In 1809, Madison succeeded Jefferson in the Presidential chair, and he immediately nominated John Quincy Adams Minister to St. Petersburgh. Resigning his professorship in Harvard College, he embarked at Boston in August, 1809.

While in Russia, Mr. Adams was an intense student. He devoted his attention to the language and history of Russia; to the Chinese trade; to the European system of weights, measures and coins; to the climate and astronomical observations; while he kept up a familiar acquaintance with the Greek and Latin classics. In all the universities of Europe, a more accomplished scholar could scarcely be found. All through life the Bible constituted an important part of his studies. It was his rule to read five chapters every day.

On the 4th of March, 1817, Mr. Monroe took the Presidential chair, and immediately appointed Mr. Adams Secretary of State. Taking leave of his numerous friends in public and private life in Europe, he sailed in June, 1819, for the United States. On the 18th of August, he again crossed the threshold of his home in Quincy. During the eight years of Mr. Monroe's administration, Mr. Adams continued Secretary of State.

Some time before the close of Mr. Monroe's second term of office, new candidates began to be presented for the Presidency. The friends of Mr. Adams brought forward his name. It was an exciting campaign, and party spirit was never more bitter. Two hundred and sixty electoral votes were cast. Andrew Jackson received ninetynine; John Quincy Adams eighty-four; William H. Crawford forty-one; and Henry Clay thirtyseven. As there was no choice by the people, the question went to the House of Representatives. Mr. Clay gave the vote of Kentucky to Mr. Adams, and he was elected.

The friends of all the disappointed candidates now combined in a venomous and persistent assault upon Mr. Adams. There is nothing more disgraceful in the past history of our country than the abuse which was poured in one uninterrupted stream upon this high-minded, upright and patriotic man. There never was an administration more pure in principles, more conscientiously devoted to the best interests of the country, than that of John Quincy Adams; and never, perhaps, was there an administration more unscrupulously and outrageously assailed.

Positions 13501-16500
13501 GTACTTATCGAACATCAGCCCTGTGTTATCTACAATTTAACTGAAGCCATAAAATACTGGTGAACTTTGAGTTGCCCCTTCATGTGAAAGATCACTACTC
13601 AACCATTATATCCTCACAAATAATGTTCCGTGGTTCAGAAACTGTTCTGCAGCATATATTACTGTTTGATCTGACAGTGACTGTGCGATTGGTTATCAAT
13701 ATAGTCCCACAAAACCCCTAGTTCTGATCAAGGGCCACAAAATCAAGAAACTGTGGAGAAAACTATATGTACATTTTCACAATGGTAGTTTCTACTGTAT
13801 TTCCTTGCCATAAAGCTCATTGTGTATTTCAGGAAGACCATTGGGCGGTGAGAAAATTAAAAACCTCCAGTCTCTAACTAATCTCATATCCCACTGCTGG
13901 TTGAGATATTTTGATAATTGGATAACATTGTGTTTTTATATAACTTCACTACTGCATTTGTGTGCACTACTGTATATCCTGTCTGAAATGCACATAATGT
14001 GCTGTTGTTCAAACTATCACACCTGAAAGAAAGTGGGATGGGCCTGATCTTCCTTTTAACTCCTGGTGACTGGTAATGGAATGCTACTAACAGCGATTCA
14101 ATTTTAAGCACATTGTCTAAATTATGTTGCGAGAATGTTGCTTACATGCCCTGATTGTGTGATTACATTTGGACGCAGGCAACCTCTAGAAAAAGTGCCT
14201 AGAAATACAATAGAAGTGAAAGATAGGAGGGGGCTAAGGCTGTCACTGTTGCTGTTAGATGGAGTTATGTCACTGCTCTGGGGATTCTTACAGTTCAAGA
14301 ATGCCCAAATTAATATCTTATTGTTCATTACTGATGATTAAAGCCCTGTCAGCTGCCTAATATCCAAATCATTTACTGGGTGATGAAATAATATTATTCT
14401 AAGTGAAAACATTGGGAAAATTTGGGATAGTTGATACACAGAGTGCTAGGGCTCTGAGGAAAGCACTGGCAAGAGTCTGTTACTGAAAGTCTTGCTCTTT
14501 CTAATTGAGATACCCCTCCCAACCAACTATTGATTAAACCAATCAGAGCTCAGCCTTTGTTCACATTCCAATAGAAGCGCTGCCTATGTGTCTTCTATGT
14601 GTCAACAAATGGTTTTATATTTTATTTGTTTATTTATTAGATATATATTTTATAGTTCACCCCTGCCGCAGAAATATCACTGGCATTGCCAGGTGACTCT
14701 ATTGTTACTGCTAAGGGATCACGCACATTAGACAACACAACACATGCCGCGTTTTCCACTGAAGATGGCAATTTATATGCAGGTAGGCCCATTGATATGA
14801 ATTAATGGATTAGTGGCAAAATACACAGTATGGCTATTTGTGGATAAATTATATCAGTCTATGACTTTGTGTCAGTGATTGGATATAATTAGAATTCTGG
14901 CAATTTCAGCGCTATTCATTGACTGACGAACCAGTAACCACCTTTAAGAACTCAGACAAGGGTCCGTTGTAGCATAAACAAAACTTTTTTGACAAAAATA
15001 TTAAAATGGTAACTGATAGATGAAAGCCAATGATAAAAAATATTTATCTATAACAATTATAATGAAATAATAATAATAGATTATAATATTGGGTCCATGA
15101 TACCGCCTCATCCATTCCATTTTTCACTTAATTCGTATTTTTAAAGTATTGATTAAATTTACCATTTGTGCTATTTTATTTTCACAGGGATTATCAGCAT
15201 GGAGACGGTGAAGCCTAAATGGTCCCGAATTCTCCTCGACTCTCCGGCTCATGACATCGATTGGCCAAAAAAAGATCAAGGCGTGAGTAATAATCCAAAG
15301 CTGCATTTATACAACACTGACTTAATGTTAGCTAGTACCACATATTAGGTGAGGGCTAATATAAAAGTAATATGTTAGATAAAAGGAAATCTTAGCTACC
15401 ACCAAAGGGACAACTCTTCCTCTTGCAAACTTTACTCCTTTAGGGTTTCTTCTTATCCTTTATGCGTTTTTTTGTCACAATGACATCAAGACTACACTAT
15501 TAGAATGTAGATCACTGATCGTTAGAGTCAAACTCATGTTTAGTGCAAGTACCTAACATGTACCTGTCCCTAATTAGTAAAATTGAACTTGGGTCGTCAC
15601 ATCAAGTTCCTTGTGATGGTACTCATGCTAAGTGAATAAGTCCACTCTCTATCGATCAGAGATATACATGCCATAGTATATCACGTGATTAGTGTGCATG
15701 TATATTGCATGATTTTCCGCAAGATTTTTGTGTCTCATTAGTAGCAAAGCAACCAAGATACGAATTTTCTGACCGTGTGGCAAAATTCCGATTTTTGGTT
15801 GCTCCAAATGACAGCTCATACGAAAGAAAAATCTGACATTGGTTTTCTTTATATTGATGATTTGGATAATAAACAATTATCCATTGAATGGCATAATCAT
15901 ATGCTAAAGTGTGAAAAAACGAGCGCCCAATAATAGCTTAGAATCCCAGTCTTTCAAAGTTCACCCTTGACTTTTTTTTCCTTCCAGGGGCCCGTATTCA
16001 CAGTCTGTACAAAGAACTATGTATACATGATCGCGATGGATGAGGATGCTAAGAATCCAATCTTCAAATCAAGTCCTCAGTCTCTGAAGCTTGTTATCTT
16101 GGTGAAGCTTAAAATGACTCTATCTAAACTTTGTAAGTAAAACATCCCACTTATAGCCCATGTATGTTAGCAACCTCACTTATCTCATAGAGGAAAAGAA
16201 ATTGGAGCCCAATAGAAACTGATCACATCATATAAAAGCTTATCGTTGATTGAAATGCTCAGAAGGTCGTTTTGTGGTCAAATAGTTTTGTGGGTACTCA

On the 4th of March, 1829, Mr. Adams retired from the Presidency, and was succeeded by Andrew Jackson. John C. Calhoun was elected Vice-President. The slavery question now began to assume portentous magnitude. Mr. Adams returned to Quincy and to his studies, which he pursued with unabated zeal. But he was not long permitted to remain in retirement. In November, 1830, he was elected Representative in Congress. For seventeen years, or until his death, he occupied the post as Representative, towering above all his peers, ever ready to do brave battle for freedom, and winning the title of "the Old Man Eloquent." Upon taking his seat in the House, he announced that he should hold himself bound to no party. Probably there never was a member more devoted to his duties. He was usually the first in his place in the morning, and the last to leave his seat in the evening. Not a measure could be brought forward and escape his scrutiny. The battle which Mr. Adams fought, almost singly, against the pro-slavery party in the Government was sublime in its moral daring and heroism. For persisting in presenting petitions for the abolition of slavery, he was threatened with indictment by the grand jury, with expulsion from the House, with assassination; but no threats could intimidate him, and his final triumph was complete.

On the 21st of February, 1848, he rose on the floor of Congress with a paper in his hand, to address the speaker. Suddenly he fell, again stricken by paralysis, and was caught in the arms of those around him. For a time he was senseless, as he was conveyed to the sofa in the rotunda. With reviving consciousness, he opened his eyes, looked calmly around and said "This is the end of earth;" then after a moment's pause he added, "I am content." These were the last words of the grand "Old Man Eloquent."